With one eye on the mirrors and the other on the speedos and passing ranges, up ahead a sign proclaimed ‘BROTHEL’ in big red letters. I’d arrived at the Alien Cat House, a roadhouse/whorehouse which it owner suggests (see vid below) is well suited to the socially stunted individual who spends too much time playing space games on his PC and likes his women sprayed green and with pointy ears.
Inside, past masses of pointy-chinned alienobilia alongside sexy towels, rough-looking guys slouched in the diner – I guess any passing holiday-making families get scared off; ‘Mummy, what’s a brothel?’ They reminded me of the sleeveless, Blunnie-shod, truckers from the Northern Territory and hadn’t dropped in to get an update on the chances of anything coming from Mars. Then I realised that just over the hill was the huge Nellis AFB or ‘Area 51’ on whose secret experimental activities the region’s UFO reputation is surely based.
On the counter was a copy of the local paper, the Pahrump Valley Times. Headline: a local guy got drunk, flipped and tried to strangle his girlfriend. As it happens a couple of days earlier I’d read that ex-Dakar racer Jimmy Lewis was doing a two-day dirt riding session the following weekend. (That’s his old Dakar BMW desert racer from ’83 below let, on display at an open day recently).
There had been some discussion about him versus what was claimed as themore promo-savvy Rawhyde outfit over the border. I considered about attending, like you do when you’re abroad and can get away with doing something spontaneous. It would be good to learn how to ride properly and I was bound to learn something, but I had the wrong tyres, no MX gear the CRF would get a hammering and it was $600 plus lodging. Maybe another time.
Out of the Cat House I tried 91 RON but battling the wind, in nearby Beatty that added up to an all time low of 42 US mpg (50.5 UK). Even my Tenere didn’t get that bad in similar conditions. And to cap it all the fuel bladder had leaked and everything reeked of gasoline.
Out on the street an old guy had a huge range of ex-military ammo boxes but no small fuel cans and Lou’s Hardware up the road had baffling stick-out spout cans. Over the road a semi derelict casino looked like a tornado had passed over it. My scavenger antennae twitched and out among the debris of fridges and furniture lay a 2 gallon can. I sized it up, unsure if I was breaking some local anti-vagrancy bylaw, but decided by the time I’d flushed it and filled it to find a leak I’d waste more gas. I was on the California border, a better can could be found I was sure. Until then I sealed the fuel bladder as best I could and perched it on the back where it could drip harmlessly.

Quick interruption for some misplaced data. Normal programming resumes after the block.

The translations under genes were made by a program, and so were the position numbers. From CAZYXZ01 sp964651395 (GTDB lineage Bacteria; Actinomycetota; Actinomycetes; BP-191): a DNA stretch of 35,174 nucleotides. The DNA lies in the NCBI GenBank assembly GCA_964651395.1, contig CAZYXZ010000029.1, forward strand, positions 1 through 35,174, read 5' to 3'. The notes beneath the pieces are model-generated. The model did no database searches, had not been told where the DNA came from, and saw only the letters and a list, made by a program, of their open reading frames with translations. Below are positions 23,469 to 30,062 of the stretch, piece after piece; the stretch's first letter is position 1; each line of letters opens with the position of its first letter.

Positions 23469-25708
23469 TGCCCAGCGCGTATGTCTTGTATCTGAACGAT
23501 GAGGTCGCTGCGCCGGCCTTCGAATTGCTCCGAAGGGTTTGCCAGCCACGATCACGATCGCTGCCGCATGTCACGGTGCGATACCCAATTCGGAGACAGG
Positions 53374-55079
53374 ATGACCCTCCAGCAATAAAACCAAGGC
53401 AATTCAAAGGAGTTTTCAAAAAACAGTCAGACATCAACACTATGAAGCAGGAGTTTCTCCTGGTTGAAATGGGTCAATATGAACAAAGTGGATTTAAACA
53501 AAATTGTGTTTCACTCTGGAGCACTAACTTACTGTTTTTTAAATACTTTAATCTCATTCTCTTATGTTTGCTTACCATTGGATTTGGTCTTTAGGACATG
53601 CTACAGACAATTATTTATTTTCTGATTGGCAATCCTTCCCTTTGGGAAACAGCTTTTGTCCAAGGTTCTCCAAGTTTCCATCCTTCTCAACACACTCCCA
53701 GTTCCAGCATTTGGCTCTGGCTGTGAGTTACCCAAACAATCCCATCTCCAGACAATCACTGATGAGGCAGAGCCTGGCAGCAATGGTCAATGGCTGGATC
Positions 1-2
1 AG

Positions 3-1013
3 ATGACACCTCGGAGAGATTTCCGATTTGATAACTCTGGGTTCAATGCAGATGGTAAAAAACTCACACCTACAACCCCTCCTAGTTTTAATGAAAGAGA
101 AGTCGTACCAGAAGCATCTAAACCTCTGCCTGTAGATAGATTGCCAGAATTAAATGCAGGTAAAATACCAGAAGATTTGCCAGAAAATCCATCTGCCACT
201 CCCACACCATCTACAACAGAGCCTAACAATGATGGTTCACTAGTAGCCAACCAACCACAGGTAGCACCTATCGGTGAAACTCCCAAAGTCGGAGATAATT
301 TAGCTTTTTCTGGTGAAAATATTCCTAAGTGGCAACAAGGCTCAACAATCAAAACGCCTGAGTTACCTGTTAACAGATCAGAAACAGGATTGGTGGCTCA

Beatty seemed a bit beaten up and neglected, but no more so than your average South London high street these days. Generations of autos rotted in front yards, the old clapboard church looked a bit shaky and it seemed this town was only big enough for one casino to prosper. Shelling out too much for motels, that casino did at least have a Subway which became my sustenance on the road, a six-incher for lunch and another for dinner. Less than $8.
While I’m prepared to sacrifice bit of mileage from the EJK as others report, I need to get to the bottom of this fuel consumption. An FI 250 ought to do 65 US (80 UK) – that plus dirt lightness is why we make the compromise after all. Is a smaller engine more sensitive to large loads – me probably 110kg in all my gear + 25kg of baggage. Is it down to different fuel qualities from state to state? Actually, I don’t believe baggage or screen have any real aerodynamic effect at the speeds I go – they certainly didn’t on the XTZ or BMW in Morocco. Winds are a more likely cause, as Al had warned me, and maybe elevation too. But I think the bike is simply running rich, as with the noisy Q4 and opened airbox (but no baggage) it had run 62US on that day in the dirt. The fuelling is off for sure and our CRF-L man Rick R has all the answers on the EJK ‘black box’ under the seat. In the end I knew all I had to do was return it all to stock by unplugging the EJK, or less easily but perhaps more effectively, try to lean out the adjustable EJK to run with the stock pipe.
Plenty of time for all that. Tomorrow I will at last able to get off these truck highways and ride some dirt roads at my own pace and without battling the winds. We’ll see if that makes a difference.